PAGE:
Chris Pratt got a “hall pass” to play golf from his wife Katherine Schwarzenegger.

Chris Pratt was allowed to play golf by his wife Katherine Schwarzenegger

Chris Pratt was allowed to play golf by his wife Katherine Schwarzenegger

The ‘Guardians of the Galaxy’ star turned 43 on 21 June and celebrated with a round of 18 holes after getting permission from his spouse to take a break from family life with their daughters Lyla, 22 months, and Eloise, four weeks.

Asked how he'd marked the occasion, he told 'Entertainment Tonight': "The day before [my birthday], I got a hall pass to go golf, which was pretty fun. Yesterday, I had a very lowkey day. I spent it with my daughters and wife, and I cooked some steaks at home. It was pretty fun!"

Chris praised his nine-year-old son Jack - whose mother is his ex-wife Anna Faris - for doing “a great job as a big brother."

He said: "There's a big age separation... [and] he does a great job, he's so sweet with them, and they love him so much and they miss him when he's gone."

On the professional side of his life, 'The Terminal List' star remarked that shooting the Amazon Prime Original was a "a great learning experience".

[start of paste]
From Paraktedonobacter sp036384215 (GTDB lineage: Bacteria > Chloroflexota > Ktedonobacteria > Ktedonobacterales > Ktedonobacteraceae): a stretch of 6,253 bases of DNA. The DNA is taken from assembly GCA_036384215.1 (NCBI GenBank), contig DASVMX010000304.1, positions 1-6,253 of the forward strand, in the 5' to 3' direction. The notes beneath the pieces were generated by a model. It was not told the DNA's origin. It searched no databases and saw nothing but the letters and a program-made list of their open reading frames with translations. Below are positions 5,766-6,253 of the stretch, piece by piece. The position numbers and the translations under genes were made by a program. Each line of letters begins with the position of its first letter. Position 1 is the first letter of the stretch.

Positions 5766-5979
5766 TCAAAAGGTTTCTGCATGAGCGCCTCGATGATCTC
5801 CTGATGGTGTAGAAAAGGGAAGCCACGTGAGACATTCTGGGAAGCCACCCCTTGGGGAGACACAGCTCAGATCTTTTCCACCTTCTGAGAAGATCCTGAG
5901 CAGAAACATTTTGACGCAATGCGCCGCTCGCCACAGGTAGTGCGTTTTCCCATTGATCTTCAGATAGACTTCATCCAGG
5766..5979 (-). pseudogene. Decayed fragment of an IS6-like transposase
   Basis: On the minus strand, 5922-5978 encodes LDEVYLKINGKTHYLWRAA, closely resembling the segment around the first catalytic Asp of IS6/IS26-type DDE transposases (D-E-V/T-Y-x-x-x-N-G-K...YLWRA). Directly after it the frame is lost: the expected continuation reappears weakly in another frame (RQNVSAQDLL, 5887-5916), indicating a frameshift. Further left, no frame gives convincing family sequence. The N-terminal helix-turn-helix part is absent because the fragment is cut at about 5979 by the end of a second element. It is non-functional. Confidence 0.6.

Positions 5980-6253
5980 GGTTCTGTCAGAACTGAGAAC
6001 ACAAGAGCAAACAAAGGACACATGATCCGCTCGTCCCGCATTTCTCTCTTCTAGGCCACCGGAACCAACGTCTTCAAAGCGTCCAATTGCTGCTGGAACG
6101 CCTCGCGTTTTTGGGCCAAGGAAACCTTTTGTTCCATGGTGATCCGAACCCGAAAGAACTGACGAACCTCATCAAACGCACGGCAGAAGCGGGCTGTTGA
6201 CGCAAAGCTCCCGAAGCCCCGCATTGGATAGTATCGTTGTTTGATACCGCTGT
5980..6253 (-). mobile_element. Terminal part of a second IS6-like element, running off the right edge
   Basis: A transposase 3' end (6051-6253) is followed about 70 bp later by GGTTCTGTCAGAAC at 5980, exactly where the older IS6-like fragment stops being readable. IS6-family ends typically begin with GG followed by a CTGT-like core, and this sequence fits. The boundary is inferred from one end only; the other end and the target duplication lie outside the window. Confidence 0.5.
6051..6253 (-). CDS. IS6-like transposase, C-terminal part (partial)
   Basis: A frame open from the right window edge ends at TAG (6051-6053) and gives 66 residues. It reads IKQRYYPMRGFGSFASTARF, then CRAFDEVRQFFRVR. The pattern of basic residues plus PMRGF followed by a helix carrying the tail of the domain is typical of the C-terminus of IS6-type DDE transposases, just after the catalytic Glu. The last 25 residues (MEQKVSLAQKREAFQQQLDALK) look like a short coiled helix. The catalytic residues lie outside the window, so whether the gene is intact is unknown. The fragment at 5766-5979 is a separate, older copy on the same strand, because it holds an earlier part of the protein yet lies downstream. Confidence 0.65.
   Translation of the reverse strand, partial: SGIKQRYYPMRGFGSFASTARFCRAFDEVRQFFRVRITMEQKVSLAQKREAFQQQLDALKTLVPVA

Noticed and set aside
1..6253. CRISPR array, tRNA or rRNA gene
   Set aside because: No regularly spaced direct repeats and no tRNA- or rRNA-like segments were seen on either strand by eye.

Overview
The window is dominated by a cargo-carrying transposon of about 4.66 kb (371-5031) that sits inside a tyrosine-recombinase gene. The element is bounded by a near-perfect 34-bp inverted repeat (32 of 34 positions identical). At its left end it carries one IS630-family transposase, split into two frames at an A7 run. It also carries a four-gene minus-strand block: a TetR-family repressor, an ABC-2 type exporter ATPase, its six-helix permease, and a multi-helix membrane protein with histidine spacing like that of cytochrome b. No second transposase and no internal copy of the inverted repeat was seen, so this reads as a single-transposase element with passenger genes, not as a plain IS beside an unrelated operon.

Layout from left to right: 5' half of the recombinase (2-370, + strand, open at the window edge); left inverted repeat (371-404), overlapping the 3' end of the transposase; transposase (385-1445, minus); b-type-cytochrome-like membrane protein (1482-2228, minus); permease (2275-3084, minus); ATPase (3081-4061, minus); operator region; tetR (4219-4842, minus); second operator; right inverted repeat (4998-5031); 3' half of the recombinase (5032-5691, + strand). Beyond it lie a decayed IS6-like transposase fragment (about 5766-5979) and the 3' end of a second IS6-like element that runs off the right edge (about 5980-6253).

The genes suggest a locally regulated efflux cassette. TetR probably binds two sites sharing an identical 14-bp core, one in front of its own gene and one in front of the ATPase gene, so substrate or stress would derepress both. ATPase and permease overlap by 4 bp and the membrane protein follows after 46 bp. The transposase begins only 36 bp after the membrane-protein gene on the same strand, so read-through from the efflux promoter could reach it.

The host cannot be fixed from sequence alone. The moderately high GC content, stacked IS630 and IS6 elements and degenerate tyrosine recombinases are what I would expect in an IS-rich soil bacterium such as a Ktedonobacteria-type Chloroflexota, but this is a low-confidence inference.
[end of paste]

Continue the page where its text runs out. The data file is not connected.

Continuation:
Chris said: "Twenty years I've been in this business and I've always been acting, so I show up to do a little rehearsal, to do the fittings, step on the mark and go to work. I kinda failed to recognize how much goes into just getting to that point! And so it was definitely eye opening and a great learning experience."

Recently, Katherine - who is the daughter of action star-turned-politico Arnold Schwarzenegger and broadcaster Maria Shriver - shared her “magical childhood” was the product of getting the “gift of privacy”.

The 32-year-old author said: “I think one of the greatest gifts that my parents ever gave me and my siblings is the gift of privacy and having a really normal upbringing, or as normal of an upbringing as possible.

“We had a really normal and magical childhood, and we were allowed to kind of be our own people and have our own identity and kind of choose to step into whatever form of being public we wanted to when we felt comfortable.”